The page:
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View Full Version : Leaks in a Vented Box?



Wagner
11-17-2009, 10:28 AM
As I have posted elsewhere, I am currently enjoying my recently rehabbed L55s.
After getting a little time on Rick Cobbs surrounds they have really opened up and are quite satisfying.

I can hear no sonic anomalies or problems, BUT I can feel (I think) a little breeze in the area where the LE14 is nearest the tweeter. I know my seals are clean and tight as well as in their little groove, and the front baffle is clean and flat. When I go through an old pair of JBLs I wash the seals in hot water and let them relax while I do the rest of the work. They typically will lose the "memory" of being crushed for 40 years, return to their original shape and have always worked well.

As I said, I can't hear a problem, and the breeze may be coming from the cone or the port itself, but it only seems to be happening with one of the boxes on DEEEEEP synthetic bass.

Is this worth pursuing? How much, if any, response am I losing from this tiny, if at all, loss of box tuning?

Thanks,
Thomas

Wagner
11-17-2009, 10:33 AM
Also wondering if the silicone "O" rings are still available individually (correct diameter) at a reasonable cost, or if there is a more desirable solution that won't "glue" the driver to the box.

This for future consideration/projects.

Thanks to all,
Thomas

grumpy
11-17-2009, 10:44 AM
http://en.wikipedia.org/wiki/Scientific_pitch_notation

(toward the bottom of the page).

Even at normal-seeming levels, you -should- be getting a breeze from the
port over at least a few note range (and the cone should almost stop moving).

Even a small leak can whistle at the resonant frequency though... I had an
un-tightened screw blow out of an L19 I was assembling with a test
tone running (just for grins). From that one screw hole, you could feel
the air pulsing out from ~ a foot away.

If there's a leak to fix, it shouldn't be hard to locate.

If the other cabinet is not doing the same thing, and you've traded
speaker wires L<->R (or are using a mono signal), then I'd look further
into the problem.

Mr. Widget
11-17-2009, 10:54 AM
Audible noise or not, I was working with some repurposed cabinets some time back and there was a measurable change in the tuning frequency from simply leaving the four bolt holes open from an unused MA-15 kit. Filling the four small holes made a difference... so, even though a ported box isn't sealed, it should be properly sealed everywhere except the actual port.


Widget

Wagner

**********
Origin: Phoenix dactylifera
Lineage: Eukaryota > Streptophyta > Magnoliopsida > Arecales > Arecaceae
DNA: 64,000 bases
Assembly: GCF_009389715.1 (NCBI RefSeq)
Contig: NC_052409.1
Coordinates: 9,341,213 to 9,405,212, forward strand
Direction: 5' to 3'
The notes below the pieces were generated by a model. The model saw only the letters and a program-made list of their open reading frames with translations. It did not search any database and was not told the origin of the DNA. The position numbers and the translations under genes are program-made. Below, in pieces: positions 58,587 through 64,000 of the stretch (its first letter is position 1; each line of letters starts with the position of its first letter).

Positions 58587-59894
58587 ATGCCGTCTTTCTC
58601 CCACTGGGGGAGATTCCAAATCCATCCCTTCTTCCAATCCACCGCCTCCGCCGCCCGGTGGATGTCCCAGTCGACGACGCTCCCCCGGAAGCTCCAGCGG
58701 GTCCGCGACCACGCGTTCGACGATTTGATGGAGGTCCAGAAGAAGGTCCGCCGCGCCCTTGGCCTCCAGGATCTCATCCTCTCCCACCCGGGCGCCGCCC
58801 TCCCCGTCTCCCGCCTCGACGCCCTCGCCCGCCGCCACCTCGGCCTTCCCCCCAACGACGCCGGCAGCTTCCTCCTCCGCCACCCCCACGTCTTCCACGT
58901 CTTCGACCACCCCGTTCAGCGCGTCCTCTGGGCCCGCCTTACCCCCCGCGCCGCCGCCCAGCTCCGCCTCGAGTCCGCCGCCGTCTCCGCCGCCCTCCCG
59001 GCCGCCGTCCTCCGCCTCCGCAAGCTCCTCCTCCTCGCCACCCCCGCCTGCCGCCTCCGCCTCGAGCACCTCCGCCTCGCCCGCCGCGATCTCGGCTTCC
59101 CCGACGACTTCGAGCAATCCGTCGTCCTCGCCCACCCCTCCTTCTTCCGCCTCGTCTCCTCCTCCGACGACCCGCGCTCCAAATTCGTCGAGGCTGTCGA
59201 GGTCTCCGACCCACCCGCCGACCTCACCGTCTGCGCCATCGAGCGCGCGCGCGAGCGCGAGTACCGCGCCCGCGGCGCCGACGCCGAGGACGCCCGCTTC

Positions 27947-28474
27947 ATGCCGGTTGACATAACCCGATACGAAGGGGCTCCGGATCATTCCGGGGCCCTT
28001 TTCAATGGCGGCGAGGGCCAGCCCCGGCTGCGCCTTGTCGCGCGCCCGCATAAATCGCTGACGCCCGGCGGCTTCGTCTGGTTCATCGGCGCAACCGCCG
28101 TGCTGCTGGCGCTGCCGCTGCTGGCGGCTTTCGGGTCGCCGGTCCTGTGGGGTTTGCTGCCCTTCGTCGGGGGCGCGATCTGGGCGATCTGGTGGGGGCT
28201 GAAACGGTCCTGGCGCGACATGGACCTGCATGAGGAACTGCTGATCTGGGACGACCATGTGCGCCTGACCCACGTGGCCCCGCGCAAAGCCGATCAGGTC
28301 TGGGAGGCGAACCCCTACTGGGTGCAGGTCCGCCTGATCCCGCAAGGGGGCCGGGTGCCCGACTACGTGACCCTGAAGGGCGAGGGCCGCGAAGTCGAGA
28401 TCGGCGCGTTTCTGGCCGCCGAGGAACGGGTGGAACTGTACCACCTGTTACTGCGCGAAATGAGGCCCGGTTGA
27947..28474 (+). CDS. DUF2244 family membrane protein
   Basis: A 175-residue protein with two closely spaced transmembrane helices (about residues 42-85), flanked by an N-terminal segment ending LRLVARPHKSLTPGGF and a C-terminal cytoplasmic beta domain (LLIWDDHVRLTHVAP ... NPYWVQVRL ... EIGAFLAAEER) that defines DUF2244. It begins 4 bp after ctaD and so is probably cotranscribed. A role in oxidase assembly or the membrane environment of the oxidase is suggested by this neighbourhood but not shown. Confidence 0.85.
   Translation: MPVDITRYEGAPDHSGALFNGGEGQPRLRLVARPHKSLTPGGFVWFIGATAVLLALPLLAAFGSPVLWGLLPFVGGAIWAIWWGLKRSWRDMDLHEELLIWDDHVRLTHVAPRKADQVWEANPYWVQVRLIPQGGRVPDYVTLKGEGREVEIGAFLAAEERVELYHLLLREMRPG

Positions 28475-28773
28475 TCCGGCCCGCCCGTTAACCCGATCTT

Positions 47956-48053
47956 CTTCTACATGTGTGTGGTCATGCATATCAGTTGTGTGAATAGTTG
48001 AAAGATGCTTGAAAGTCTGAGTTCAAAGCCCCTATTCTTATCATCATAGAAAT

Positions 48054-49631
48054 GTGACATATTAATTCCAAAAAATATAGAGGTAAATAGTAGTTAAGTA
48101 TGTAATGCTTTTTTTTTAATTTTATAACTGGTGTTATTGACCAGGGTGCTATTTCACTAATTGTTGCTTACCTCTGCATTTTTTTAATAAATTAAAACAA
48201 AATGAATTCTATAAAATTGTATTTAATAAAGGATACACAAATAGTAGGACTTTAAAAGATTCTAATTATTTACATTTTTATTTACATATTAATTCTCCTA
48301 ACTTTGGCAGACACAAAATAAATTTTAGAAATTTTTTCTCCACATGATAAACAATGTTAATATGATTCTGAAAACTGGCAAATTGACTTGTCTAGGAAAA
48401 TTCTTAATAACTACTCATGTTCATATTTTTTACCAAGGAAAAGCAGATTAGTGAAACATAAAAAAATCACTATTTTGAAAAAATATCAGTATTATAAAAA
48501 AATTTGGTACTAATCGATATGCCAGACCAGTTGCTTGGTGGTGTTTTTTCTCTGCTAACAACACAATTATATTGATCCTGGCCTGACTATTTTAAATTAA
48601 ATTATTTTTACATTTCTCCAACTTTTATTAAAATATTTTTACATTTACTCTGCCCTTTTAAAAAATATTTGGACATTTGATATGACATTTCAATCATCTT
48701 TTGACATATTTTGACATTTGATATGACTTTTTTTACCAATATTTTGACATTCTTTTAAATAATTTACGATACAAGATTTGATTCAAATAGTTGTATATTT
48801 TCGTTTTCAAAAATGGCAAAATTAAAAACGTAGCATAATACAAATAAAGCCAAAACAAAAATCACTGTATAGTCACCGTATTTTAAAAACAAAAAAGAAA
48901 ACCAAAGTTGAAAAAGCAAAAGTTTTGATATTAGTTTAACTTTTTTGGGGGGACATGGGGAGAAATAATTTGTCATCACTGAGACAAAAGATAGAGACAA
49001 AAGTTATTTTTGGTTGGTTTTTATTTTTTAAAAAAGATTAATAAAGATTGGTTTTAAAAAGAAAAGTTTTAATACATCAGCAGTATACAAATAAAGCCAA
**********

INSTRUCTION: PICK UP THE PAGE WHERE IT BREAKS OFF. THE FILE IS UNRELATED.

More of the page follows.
11-17-2009, 11:05 AM
http://en.wikipedia.org/wiki/Scientific_pitch_notation

(toward the bottom of the page).

Even at normal-seeming levels, you -should- be getting a breeze from the
port over at least a few note range (and the cone should almost stop moving).

Even a small leak can whistle at the resonant frequency though... I had an
un-tightened screw blow out of an L19 I was assembling with a test
tone running (just for grins). From that one screw hole, you could feel
the air pulsing out from ~ a foot away.

If there's a leak to fix, it shouldn't be hard to locate.

If the other cabinet is not doing the same thing, and you've traded
speaker wires L<->R (or are using a mono signal), then I'd look further
into the problem.


Thank you grumpy. When these guys are cranked you can feel the fairly large ports themselves a foot away. Very prodigious!

I am going to try and pin it down, but it's a little troublesome, it's not very consistent and could just very well be peripheral port turbulence around that area of the front baffle.

As I wrote, there is/was nothing going on sound wise to draw my attention to it. I noticed it by happenstance as I was up close to the box doing something else when I felt it, at what seemed to be an odd spot.

All leaky box issues I've had in the past were much easier; you could hear the problem with little or no effort.

Thank you for the link.
Regards to all,
Thomas

Wagner
11-17-2009, 11:16 AM
Audible noise or not, I was working with some repurposed cabinets some time back and there was a measurable change in the tuning frequency from simply leaving the four bolt holes open from an unused MA-15 kit. Filling the four small holes made a difference... so, even though a ported box isn't sealed, it should be properly sealed everywhere except the actual port.


Widget


Yes :(

I plan to isolate the port's output from the rest of the box's face and see if I still have a "breeze". Hoping not to have to disturb the network and tweeter's seals if that's the offending spot!
Let's hope I'm wrong and there is no leak! :bouncy:
Thomas

Allanvh5150
11-17-2009, 09:05 PM
If you are worried about the rubber rings not sealing properly, if the baffle is good and flat and the mounting flange on the speaker is good you could cut a paer gasket instead. Use something like cartridge paper or some other type of thick paper. One thing for sure though, as the other guys say, the box needs to be airtight appart from the port.

Allan.

kawasakitech
01-12-2015, 11:27 PM
I used felt to make gaskets to seal the drivers
I got the felt at a fabric store and it was cheap too
Made from recycled plastic bottles
I used contact cement to glue it to the front of the cabinet
Seals way better than a little o-ring
I got the idea from old Wharfedale W60s
Removeable back panels can also be sealed
I also sealed the ports in my cabinets as per Philip Newell and they are much improved in sound quality
He recommends sealed cabinets as opposed to ported
Way back JBL recommended a large sealed cabinet for the LE15 not a ported one
I have 2235s in 8 cu ft cabinet with 2425s and 2307s

kawasakitech
01-13-2015, 10:55 PM
Sorry
2370 horns not 2307

Fort Knox
01-17-2015, 06:27 PM
This thread had me revisit my speaker holes...blocking old tweeter holes
and filling in to original port area's ..and I gotta tell ya....
It made for some really clean new sound...
...thanks guys:) FK